Kurt Shirkey says Salt Lake Community College (SLCC) used to have “stale-looking” classrooms.
“Most of them fit the standard pattern of your four white walls, armed tablet armchairs, instructor at the front with a white board, and some projection equipment,” says Shirkey, the assistant director of Instructional Technology Services at SLCC.
In order to use these classrooms in more innovative ways, the college invested $1 million to renovate and stock them with collaborative technology, and renamed them “flex classrooms.”
The upgrade entailed making changes to 20 different learning spaces across its seven campuses. The school replaced instructor podiums, pulled out old ceiling projectors and other devices, and reconfigured seating arrangements for students.
“We redesigned the entire room, and also the tech in the room, with an eye towards making it as flexible as possible by not having a lot of installed equipment,” Shirkey says. “That’s going to limit what we do in the space. We also wanted to allow for the students to come in and use the space with their mobile devices and for the instructors to come in with their mobile devices, so we supported the BYOD design as well in the space.”
The star of SLCC’s technology upgrade is Epson’s BrightLink Pro projectors.
Shirkey says the BrightLink Pro projectors were a perfect fit for the flex classrooms, especially with their short-throw and collaboration capabilities.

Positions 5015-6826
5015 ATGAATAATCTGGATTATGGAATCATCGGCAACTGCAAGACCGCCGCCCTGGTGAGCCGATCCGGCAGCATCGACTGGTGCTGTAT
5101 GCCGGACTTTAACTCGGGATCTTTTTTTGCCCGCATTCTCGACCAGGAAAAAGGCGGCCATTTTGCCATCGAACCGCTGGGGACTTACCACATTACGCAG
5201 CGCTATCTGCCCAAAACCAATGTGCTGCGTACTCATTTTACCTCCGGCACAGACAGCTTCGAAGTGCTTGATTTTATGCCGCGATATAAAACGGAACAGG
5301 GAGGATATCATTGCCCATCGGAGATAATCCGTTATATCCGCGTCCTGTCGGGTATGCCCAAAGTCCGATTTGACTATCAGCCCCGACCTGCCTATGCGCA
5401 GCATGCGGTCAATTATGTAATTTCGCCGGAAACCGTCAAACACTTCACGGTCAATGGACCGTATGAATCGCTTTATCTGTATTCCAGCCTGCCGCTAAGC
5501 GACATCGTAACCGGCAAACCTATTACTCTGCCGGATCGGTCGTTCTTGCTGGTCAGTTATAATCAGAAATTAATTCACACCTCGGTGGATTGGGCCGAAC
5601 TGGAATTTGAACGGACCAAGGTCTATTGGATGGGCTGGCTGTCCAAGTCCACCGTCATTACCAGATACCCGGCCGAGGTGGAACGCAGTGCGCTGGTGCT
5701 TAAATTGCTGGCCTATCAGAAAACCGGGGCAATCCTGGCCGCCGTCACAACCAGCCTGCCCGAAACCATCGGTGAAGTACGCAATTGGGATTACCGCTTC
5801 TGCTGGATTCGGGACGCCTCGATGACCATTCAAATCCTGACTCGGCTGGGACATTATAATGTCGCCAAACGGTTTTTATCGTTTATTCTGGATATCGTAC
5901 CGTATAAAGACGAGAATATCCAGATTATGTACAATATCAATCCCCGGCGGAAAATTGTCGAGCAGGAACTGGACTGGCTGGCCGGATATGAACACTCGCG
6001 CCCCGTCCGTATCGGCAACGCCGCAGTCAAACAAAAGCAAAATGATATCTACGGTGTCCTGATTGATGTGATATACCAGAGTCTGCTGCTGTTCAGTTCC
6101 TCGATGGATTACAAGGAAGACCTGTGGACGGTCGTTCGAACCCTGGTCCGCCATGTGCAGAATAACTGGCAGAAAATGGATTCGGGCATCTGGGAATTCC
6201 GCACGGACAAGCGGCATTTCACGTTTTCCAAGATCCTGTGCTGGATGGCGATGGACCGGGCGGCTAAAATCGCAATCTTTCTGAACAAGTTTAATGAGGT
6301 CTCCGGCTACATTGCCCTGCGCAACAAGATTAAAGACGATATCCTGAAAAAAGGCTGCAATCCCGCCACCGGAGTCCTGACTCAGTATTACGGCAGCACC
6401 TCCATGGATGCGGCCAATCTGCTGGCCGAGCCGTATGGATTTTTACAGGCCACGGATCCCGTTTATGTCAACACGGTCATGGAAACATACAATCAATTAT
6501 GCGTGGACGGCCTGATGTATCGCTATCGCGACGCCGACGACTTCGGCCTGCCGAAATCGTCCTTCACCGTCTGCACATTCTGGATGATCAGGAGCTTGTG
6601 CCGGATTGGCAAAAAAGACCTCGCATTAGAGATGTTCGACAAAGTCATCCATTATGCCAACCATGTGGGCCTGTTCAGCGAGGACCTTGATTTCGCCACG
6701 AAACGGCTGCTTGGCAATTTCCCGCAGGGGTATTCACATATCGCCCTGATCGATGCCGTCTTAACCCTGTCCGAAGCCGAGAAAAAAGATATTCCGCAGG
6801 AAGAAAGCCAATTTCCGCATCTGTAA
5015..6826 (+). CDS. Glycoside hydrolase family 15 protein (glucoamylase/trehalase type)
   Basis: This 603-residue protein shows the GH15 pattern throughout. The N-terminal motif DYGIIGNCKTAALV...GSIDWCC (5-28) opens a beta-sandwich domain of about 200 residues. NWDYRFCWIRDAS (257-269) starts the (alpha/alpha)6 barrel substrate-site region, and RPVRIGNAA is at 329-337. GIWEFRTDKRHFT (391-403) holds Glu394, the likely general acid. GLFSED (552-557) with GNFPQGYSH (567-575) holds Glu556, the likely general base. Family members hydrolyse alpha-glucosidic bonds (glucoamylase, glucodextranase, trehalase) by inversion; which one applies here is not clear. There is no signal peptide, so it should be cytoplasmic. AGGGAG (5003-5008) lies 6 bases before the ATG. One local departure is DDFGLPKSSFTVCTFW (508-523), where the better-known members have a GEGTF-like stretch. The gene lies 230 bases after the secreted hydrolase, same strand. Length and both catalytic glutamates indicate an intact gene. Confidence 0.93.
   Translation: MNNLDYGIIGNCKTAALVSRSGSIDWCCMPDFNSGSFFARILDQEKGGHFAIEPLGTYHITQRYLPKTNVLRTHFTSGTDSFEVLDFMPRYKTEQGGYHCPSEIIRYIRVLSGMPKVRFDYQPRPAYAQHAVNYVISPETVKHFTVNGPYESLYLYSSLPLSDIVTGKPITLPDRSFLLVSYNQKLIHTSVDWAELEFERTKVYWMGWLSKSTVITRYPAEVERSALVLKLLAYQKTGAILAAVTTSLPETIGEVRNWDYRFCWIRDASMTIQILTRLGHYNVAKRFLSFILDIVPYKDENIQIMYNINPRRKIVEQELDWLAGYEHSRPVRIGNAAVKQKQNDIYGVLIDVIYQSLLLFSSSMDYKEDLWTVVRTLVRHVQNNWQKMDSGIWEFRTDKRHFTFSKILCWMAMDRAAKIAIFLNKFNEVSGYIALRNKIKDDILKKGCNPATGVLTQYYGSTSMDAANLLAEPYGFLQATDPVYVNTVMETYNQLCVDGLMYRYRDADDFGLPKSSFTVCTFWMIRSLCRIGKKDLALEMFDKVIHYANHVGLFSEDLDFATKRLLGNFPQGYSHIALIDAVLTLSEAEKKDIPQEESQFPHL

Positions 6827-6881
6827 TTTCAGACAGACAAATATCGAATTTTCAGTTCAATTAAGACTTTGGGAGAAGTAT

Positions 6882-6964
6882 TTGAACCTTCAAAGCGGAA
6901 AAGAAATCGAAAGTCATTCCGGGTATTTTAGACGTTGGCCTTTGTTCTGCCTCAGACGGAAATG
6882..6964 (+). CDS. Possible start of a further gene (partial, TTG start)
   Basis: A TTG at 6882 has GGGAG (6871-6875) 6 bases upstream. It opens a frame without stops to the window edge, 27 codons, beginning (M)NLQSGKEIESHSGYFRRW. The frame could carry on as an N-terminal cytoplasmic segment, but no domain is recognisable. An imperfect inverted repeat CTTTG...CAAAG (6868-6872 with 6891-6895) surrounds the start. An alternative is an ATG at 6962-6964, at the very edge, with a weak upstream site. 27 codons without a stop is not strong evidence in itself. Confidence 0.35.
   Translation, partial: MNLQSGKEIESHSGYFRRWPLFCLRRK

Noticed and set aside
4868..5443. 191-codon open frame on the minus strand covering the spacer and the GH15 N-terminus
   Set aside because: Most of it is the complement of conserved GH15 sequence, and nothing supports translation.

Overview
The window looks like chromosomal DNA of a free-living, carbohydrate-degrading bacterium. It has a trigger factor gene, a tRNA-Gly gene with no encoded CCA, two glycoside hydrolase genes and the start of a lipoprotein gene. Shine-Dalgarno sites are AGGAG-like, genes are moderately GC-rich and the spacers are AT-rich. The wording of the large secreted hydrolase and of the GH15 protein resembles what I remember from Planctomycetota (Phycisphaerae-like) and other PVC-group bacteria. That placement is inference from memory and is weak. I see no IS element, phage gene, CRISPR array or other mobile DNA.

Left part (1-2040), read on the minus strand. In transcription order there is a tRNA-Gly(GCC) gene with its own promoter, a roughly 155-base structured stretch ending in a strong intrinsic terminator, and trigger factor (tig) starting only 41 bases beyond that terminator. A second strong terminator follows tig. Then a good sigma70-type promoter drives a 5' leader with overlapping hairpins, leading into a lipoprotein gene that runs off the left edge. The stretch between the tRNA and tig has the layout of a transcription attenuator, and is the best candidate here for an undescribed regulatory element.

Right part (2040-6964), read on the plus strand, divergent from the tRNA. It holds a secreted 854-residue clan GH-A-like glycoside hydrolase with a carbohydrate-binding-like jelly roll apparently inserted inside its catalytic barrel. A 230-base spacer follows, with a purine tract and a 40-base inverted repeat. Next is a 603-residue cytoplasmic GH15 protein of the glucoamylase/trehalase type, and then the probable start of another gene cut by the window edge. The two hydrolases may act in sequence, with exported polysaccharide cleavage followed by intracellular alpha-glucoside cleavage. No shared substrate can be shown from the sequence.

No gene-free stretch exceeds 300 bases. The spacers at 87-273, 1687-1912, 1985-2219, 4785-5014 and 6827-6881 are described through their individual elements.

“[We] put that model into our flex classrooms as a primary projector for the instructor to use because it offered us a short-throw capability, which means we didn’t have to have a lot of wires and cabling hanging in the middle of the room,” he says. “We could just mount it off the wall. We could also have wireless connectivity to the Epson projectors and have annotation when the professors were using the projectors. It gave us a lot of enhanced capabilities for the instructors, so that’s why we went with Epson when we designed the projection systems in the classrooms.”
Sean Gunduz, Sr. Product Manager of Projectors for Epson, says SLCC students are using the projectors to show content and take control of their learning.
“They wanted to give the students the ability to bring their own devices,” he says. “They wanted to create a BYOD experience during the class from the computer. The students come in, turn the BrightLink Pro on…they can share any content. When the students have any content that they want to share, homework, projectors, etc., they can also contribute and share with the classroom as well.”
Students can also use the projectors without the help of a computer, and create a workspace similar to a digital white board.
“If they [instructors] want to share that content with students in the lecture room, they can also do white board sharing,” Gunduz says. The good part is that the students can share their content from the devices as well…During whiteboard sharing, they can email it as a PDF to their devices and other notes along the way. It’s very functional, very productive, and serves the purpose of BYOD.”